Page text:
The technological developments since 9/11 have especially complicated the situation by further empowering both governments and non-state terrorist groups. The internet, drones, and cyber warfare with the last named even producing its own form of terrorism--cyber terrorism--have changed the landscape for terrorism and countermeasures. For these and other reasons the international character of terrorism and of counter-terrorism has become more marked. There are few countries now untouched by the threat. (3)
Politically and environmentally the collapse of meaningful governance and governmental organizations in the Arab Middle East has created a zone of anarchy. In the ungoverned areas of Afghanistan, Syria, Iraq and Yemen a complex mix of religious, ethnic, national, ideological, and political combatants struggle for power "where ignorant armies clash by night". In the process they have drawn in their neighbors and other players as far distant as the United States. The same is true in parts of Africa, where the French have played a major role in helping their former colonies but the United States has also provided training and other assistance. Major geographic regions are in turmoil and spread abroad its violence.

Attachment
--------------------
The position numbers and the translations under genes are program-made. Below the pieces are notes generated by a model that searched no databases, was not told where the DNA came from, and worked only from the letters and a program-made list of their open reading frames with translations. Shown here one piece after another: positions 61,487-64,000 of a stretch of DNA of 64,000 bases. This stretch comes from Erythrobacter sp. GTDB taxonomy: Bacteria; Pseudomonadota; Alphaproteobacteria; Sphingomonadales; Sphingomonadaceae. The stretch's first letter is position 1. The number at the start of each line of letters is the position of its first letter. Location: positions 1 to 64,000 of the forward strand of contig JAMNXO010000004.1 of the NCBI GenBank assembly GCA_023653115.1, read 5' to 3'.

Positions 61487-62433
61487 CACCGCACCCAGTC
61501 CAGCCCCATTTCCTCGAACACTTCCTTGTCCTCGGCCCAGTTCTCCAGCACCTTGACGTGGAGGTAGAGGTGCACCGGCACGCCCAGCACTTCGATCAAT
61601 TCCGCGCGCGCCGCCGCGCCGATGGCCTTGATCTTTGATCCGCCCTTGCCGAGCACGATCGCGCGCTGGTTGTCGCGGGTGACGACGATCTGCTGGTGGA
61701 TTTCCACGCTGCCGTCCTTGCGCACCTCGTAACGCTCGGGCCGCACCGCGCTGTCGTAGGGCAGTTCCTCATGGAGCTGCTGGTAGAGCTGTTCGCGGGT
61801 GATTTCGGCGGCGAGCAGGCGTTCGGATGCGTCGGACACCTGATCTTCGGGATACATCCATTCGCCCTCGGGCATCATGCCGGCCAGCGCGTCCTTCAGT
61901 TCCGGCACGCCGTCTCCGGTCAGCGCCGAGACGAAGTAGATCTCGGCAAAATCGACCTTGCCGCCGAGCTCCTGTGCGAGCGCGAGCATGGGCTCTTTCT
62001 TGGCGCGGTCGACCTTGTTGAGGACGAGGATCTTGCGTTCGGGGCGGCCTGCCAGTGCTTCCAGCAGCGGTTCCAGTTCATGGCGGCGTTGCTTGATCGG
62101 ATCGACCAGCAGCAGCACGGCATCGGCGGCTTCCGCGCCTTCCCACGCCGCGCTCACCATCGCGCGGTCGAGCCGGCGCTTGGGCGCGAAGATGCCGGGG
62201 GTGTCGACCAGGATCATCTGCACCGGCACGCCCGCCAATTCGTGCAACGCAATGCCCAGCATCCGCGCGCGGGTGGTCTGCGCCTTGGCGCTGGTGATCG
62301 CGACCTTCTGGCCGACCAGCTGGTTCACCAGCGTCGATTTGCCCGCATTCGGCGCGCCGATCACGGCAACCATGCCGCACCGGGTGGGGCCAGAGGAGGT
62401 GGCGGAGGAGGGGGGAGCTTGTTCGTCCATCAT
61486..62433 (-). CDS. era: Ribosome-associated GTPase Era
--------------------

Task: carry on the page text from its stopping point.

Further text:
A cottage industry has developed in trying to analyze terrorist movements in general and Islamic jihadist movements in particular. The experts pretty much agree that terrorist movements are produced by a confluence of factors. A key point in the emergence of the Islamic jihadist movement was the rallying of Muslims to fight the Russian occupation of Afghanistan in the 1980's. Subsequently, some individuals were motivated to join jihadist movements by a variety of reasons, ideology, and the desire for meaning in their lives and belonging to a greater cause, anger at the West, even wanderlust. Other conditions enable jihadism to flourish. They include the volatile mix of shifting demographics, notably a surge of youth, higher literacy, and greater social aspirations intersecting with economic woes, growing unemployment, and deepening political malaise or disillusionment. The mix of personal motives and enabling conditions has become even more combustible since the Arab uprisings of 2011. These drivers of extremism are rampant in the Middle East. They differ in local contexts. Six conditions are particularly pivotal today. (4)